The revolution is at hand, and it’s one that Marx could have envisioned only had he dropped acid: faxes and modems, cellular phones and pagers, interactive video and virtual reality–the digital revolution.
One of the most dramatic consequences of this revolution is the rapid disappearance of borders between our precious genres. The writer and the photographer and the performance artist and the film director will soon inhabit one mega-genre, crossbreeding their sensibilities; we have entered the Age of Synthesis. Space and time are rippling before our eyes, constantly changing our psychic landscape. What was once a surrealistic technique–simultaneity–has become the common currency of human communication. Everything is happening at once, everywhere, involving everyone.
At the forefront of the revolution is Mexican photographer Pedro Meyer. He recently invited me to participate in his “Truth and Fictions/Verdades y Ficciones” exhibit, which is running at the California Museum of Photography in Riverside until November 28. To accompany his photos, Meyer was creating a CD-ROM disc that would include commentaries by some ninety artists from eighteen countries on how the digital revolution has affected their lives and work. The photos, such as “Temptation of the Angel,” would illustrate his technique of merging separate images that had no connection into a single, simultaneous, real event.
I was already familiar with Meyer’s former work as a photojournalist, since we’d collaborated on a number of projects. Although I hadn’t known it at the time, he’d been feeling increasingly disillusioned. Documentary photography “always fell short of what I was really wanting to convey,” he told me in an interview. After nearly four decades snapping his shutter around the world, he’d reached a dead end. The digital revolution would offer him a way out.
My first encounter with the digital world was in Meyer’s West L.A. apartment two years ago. I was looking for a cover image for my book, and Meyer offered to help. In the apartment I was greeted by the warmth and hum of dozens of gadgets–large color monitors, scanners, video cameras, printers. I left an hour later with the book cover in my hands. We had scanned two photographs into the computer–one of a Mexico City rock band seated on the roof of an apartment building, surrounded by natural-gas tanks, and the other of a graffiti piece depicting a crucified spray can. The former was in black-and-white and the latter in color, but no matter: we simply plugged into Adobe Photoshop and Paintbox and sculpted the shapes, airbrushing here and there. It didn’t occur to me then that Meyer’s endeavor was to become the center of an acrimonious debate over the essence of the photographic genre.
Now, he is well into his second career as a photojournalist. This time around, however, all the usual assumptions–that photography is somehow the most honest of forms (i.e., “the camera doesn’t lie”)– have been turned upside down. Indeed, purists insist that Meyer’s work is a heretical act. By manipulating photos (changing shapes, colors, the field of focus), isn’t he making the camera lie?
“Documentary photography, photojournalism as we know it, is also a fiction,” Meyer pronounces. “The photograph as an objective representation of reality simply does not exist. The photograph does not explain to you what is going on to the left or to the right or above or below the frame. Oftentimes, it doesn’t even explain to you what is going on inside the frame.”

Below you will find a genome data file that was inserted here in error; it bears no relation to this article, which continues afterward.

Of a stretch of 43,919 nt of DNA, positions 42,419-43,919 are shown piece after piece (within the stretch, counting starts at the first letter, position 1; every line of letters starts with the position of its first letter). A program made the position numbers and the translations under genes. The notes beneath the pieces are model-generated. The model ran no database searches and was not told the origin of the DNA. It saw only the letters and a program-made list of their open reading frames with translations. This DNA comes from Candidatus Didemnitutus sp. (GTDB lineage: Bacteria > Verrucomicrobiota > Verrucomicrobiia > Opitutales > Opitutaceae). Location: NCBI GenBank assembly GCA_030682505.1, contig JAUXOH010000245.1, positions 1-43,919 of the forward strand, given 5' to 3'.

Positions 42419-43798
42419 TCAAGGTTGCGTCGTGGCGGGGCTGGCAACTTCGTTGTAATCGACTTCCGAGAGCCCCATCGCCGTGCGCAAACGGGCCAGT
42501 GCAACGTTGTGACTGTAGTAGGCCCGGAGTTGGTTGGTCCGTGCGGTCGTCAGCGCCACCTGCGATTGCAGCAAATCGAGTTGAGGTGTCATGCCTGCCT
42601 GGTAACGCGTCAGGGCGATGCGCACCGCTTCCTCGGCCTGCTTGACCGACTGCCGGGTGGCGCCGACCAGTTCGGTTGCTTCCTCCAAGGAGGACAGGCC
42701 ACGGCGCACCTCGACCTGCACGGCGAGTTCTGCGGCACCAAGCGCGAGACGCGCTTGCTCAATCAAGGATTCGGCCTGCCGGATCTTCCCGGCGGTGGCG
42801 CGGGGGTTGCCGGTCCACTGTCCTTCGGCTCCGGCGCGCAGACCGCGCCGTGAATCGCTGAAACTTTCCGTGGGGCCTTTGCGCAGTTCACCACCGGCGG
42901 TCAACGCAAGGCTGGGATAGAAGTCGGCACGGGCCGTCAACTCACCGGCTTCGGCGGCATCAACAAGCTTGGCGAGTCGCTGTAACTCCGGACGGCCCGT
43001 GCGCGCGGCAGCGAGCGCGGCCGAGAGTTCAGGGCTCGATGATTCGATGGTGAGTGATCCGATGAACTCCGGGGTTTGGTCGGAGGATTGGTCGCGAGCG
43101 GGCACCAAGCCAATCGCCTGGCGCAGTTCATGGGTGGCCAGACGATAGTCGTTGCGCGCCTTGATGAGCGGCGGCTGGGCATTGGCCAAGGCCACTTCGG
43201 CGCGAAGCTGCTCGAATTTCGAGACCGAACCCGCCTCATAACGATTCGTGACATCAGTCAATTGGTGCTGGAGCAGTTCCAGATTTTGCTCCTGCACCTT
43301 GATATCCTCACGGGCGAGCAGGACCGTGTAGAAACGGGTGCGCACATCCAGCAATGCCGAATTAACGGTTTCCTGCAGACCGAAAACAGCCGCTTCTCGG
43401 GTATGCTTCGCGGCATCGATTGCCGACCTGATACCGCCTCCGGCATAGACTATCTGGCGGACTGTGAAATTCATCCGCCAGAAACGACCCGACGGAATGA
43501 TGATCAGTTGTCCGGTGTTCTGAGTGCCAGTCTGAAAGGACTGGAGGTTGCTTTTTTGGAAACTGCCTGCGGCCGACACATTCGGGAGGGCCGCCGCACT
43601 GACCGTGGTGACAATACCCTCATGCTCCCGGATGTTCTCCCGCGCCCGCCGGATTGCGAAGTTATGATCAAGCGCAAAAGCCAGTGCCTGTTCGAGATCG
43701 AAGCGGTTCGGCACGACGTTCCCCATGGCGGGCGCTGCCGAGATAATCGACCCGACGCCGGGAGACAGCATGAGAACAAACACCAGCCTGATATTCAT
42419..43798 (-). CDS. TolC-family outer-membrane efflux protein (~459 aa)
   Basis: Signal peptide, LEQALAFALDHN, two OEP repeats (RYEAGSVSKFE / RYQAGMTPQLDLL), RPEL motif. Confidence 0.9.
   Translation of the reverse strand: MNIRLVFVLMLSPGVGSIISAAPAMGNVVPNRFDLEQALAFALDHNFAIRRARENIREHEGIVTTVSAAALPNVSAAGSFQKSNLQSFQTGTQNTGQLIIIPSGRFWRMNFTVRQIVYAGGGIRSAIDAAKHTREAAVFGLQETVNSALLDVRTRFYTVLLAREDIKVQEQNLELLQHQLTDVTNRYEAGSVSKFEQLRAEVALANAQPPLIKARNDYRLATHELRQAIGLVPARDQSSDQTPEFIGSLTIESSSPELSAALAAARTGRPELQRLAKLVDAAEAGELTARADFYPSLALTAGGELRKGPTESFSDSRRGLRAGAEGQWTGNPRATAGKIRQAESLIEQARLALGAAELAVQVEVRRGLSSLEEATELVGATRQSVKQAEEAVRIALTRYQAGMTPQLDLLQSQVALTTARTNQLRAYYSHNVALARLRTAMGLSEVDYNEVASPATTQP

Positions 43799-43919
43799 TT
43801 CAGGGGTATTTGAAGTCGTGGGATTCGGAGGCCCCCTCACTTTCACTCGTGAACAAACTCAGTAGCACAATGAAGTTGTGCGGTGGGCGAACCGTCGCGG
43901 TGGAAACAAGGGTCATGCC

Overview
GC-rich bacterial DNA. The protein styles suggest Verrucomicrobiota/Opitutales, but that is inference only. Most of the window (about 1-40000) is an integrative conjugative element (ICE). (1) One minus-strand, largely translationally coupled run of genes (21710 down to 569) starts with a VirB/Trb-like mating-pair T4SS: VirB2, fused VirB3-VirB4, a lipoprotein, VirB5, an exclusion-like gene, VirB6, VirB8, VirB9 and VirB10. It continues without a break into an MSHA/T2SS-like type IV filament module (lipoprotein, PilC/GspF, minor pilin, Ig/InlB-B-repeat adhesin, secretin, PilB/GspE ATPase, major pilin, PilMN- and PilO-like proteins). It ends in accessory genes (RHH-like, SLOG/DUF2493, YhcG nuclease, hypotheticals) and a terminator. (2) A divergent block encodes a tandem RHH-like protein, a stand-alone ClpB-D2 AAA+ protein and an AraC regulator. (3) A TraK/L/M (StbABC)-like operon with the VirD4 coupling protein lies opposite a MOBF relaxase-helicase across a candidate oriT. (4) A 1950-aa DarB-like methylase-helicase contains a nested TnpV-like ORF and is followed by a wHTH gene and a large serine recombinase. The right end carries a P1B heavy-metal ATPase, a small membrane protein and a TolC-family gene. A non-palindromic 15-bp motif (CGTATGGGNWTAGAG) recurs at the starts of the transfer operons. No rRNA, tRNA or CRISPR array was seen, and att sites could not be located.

Meyer argues that photographs have always been manipulated. Working in Nicaragua during the contra war, he recalls gringo journalists trying to get the shot their editors back home were clamoring for. “They’d get a bunch of Sandinistas together, ask them to put the right expression on their faces, have them point the rifle just so,” recalls Meyer. Was that image true? If a story on the front page of the New York Times posits that Clinton is experiencing trouble with Congress, then the photo must be of a weary or pensive leader. But is the image that conveys that emotion real, or is it merely one millisecond in which the photographer caught his subject rubbing dust out of his eyes? “If you look at a film clip of someone’s face, frame by frame, you’ll see hundreds of facial expressions in just a few moments,” Meyer says. “That’s the way the human eye sees: it is an accumulation of moments, not just one isolated moment taken out of context.
“Merging photographs can be more real than the isolated image,” he insists, “because reality is so much more rich than just an isolated moment.”
Meyer’s work is a merging not just of images, but also of sensibilities, those of the North and the South. If the process is American, the soul of the work is Mexican. “The U.S. needs to learn from Mexico, and Mexico from the U.S.,” says Meyer, who was born in Madrid. “The magic of the U.S. is a technological one, but it winds up being artificial, because human relationships are dehumanized. In Mexico, the magic is human.”
Whether he is manipulating images into a “real” scene or exploring more surreal territory, Meyer’s photographs tap into our own “fictions”–our points of view. The magic of his work is that it merges wonder with knowledge, erasing, perhaps forever, the artificial separations between genres that have compartmentalized our perception of the world.
Ruben Martinez is an editor at Pacific News Service.